Way You do Meeting Minutes

Transforming the Way You do Meeting Minutes

by Lemuel Canes on and last update on July 08, 2019

Principle 1: Learn from the ancient Egyptians

Taking meeting minutes is an essential activity in all board meetings. But have you ever wondered why it is such a necessary task?

The reason finds its roots deeply in our biology and our psychology. To illustrate, let’s look at our history.

It’s human nature to forget things, and pretty easily too. Even before medical research confirmed that we forget over half of information fed to us after an hour, ancient civilizations from the Chaldeans and Egyptians have diligently recorded their history, their language, and laws into stone, long before the invention of ink and paper.

To the secretaries today, we advise that you take the meeting minutes with the outlook of an ancient stenographer etching symbols into stone:  Write to remember the important points.

Principle 2: Record meeting minutes like picking mangoes

To be human is to digress. Discussions are very prone to straying off topic which makes it difficult for the minutes taker to keep track of the pertinent details.

In light of that, a more pressing question for secretaries today may be: How can I discern what the important details are? The following story helps answer the question:

One time, three boys were tasked by their mothers go to the local store  to buy mangoes, which had to be sweet for the recipe to work. The first boy realized he didn’t know how to distinguish a sweet one from the rest. Afraid he would ruin the recipe, he decided to buy all the mangoes on the rack. He brought home many sweet mangoes, but also many sour ones.

The second boy also didn’t know how to choose, so he asked the storekeeper and the other customers which mangoes were sweet. They told him to pick from a pile of yellow mangoes and choose from there since yellow color is an indicator of ripeness. He chose a few and went home with a pile of generally sweet mangoes, but some were overripe.

The last boy had bought mangoes for his mother many times before. When choosing from the rack, he would pick a few mangoes – generally yellowish in color – and put his nose to the stem point and smell the fruit. If he smelled the familiar sweetness in the aroma, he would put in his small pouch. He went home with just the right amount mangoes, and all were sweet.

Each boy brought home sweet mangoes. The only difference was the efficiency and the accuracy of their approach.

Discerning the important details and points in a meeting similarly requires a good level of experience to develop, much like what the third boy has. But to the secretary who still needs guidance like the second boy does, here are some common items to consider:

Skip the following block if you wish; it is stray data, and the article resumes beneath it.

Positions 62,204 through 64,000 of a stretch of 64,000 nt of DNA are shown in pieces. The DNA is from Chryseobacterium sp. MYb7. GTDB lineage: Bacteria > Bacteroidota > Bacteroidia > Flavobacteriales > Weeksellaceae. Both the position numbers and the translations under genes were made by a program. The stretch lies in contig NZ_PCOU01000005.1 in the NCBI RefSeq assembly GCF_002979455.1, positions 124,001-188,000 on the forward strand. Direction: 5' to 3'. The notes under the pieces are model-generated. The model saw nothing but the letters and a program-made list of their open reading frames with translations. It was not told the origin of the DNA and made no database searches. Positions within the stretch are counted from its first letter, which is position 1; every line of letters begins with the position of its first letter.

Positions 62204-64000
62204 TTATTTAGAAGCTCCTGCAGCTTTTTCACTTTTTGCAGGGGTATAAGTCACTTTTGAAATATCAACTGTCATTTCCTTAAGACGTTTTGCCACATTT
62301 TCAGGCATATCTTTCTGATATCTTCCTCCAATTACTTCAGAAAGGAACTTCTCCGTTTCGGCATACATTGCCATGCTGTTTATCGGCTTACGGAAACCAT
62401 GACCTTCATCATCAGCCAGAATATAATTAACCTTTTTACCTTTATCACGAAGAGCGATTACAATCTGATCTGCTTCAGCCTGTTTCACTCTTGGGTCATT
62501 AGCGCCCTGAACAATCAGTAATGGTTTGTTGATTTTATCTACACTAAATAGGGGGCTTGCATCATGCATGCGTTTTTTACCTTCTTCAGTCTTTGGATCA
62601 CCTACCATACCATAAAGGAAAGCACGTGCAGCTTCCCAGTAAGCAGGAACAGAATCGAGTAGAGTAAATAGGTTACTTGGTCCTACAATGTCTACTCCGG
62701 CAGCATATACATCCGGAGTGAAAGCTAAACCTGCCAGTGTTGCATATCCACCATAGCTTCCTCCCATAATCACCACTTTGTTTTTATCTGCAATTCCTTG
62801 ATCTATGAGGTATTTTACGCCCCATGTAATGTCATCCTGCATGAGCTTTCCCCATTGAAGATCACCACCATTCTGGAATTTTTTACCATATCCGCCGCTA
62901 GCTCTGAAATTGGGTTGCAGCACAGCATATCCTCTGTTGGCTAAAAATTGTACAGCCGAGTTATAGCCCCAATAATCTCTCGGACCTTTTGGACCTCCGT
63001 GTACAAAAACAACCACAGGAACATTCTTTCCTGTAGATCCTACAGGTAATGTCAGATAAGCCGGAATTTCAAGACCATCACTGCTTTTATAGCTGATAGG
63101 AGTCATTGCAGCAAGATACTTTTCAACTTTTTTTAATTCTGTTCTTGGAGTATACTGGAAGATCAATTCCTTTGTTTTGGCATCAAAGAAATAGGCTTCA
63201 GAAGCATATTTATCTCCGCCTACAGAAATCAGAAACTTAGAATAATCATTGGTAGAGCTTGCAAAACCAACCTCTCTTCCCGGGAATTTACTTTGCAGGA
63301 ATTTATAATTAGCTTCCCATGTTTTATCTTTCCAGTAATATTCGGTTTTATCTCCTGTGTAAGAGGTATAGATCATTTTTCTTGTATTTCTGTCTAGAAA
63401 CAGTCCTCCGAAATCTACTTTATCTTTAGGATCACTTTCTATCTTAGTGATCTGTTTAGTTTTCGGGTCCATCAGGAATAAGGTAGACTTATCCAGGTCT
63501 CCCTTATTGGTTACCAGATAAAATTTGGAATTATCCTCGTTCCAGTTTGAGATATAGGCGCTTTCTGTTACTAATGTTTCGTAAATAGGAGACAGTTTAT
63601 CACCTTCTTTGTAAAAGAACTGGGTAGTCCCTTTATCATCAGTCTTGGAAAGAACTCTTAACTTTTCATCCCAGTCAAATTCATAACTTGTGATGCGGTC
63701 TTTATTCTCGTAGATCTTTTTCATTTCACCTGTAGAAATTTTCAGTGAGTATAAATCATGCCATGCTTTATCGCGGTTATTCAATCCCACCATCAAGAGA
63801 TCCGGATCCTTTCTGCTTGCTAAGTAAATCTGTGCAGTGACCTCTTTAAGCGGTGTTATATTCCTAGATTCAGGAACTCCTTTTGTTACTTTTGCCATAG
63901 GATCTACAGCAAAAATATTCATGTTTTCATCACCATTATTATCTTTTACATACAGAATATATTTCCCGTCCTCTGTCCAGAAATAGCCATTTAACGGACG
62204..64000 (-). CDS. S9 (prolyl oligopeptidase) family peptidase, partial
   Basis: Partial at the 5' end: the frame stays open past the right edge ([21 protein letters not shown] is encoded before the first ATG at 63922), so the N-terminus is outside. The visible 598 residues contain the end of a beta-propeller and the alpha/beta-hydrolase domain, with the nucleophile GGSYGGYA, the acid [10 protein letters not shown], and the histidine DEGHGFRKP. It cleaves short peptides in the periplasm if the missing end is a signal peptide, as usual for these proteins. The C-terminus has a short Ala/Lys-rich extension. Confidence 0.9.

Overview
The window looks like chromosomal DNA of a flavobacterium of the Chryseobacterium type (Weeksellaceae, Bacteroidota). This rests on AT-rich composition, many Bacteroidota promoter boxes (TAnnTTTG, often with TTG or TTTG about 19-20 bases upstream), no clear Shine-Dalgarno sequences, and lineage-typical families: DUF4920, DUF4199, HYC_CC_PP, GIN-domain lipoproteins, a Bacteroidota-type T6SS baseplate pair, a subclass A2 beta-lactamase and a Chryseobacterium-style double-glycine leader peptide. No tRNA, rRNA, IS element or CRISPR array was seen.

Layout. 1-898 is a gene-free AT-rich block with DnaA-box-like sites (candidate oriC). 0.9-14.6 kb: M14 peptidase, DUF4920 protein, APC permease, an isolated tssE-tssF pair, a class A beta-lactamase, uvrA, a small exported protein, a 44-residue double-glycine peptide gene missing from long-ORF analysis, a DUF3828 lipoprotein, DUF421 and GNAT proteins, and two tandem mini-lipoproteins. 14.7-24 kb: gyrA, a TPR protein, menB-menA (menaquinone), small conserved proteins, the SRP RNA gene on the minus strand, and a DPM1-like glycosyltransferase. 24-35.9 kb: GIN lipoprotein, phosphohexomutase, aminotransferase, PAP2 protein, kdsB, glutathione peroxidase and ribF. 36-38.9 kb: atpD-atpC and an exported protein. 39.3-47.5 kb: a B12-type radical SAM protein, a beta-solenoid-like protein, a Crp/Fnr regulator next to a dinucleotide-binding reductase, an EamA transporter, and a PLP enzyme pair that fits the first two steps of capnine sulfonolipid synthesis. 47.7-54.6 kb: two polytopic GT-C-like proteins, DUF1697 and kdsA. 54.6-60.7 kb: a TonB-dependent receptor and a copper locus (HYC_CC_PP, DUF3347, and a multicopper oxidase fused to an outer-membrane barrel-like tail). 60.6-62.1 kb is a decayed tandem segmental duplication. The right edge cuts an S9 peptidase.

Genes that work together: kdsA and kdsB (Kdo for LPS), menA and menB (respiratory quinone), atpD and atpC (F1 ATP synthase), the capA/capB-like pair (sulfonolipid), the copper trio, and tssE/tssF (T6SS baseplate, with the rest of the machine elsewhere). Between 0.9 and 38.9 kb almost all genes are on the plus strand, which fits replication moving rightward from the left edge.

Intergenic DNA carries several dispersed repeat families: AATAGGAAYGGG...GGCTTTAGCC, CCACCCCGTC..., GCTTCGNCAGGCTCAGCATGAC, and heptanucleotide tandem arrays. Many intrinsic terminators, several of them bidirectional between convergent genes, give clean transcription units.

1. The alternatives to a decision
2. The final decision
3. Vote results
4. Key reasons for a choice
5. Action items
6. Key changes to policy/strategy/budget

If you’d like to be sure you don’t miss anything, you can transcribe/record the entire meeting just like the first boy did. This is actually mandatory in certain cases like in a legal-related discussion. In time, you’ll know what parts are necessary and what parts you can exclude.

Principle 3: Adopt a futuristic approach

Though there are lessons to be learned from the distant past and the present, secretaries need to look into the future and keep in touch with the latest innovative technology available for taking meeting minutes.

As mentioned earlier, the human mind is only able to retain some of the information fed to it. After one week, we lose 75% of the information we were exposed to at that instance. This is why the meeting minutes need to be sent to the participants ASAP to remind them of the important deliverables and discussions covered by a recently ended meeting. In doing so, they are also consolidating in their memory of what has transpired.

The top-class meeting management solutions such as Convene offer an integrated minutes-taking tool built into the system. They provide a module for transcribing dialogue while also automatically taking stock of and notes, comments, action points and vote items shared during the meeting.

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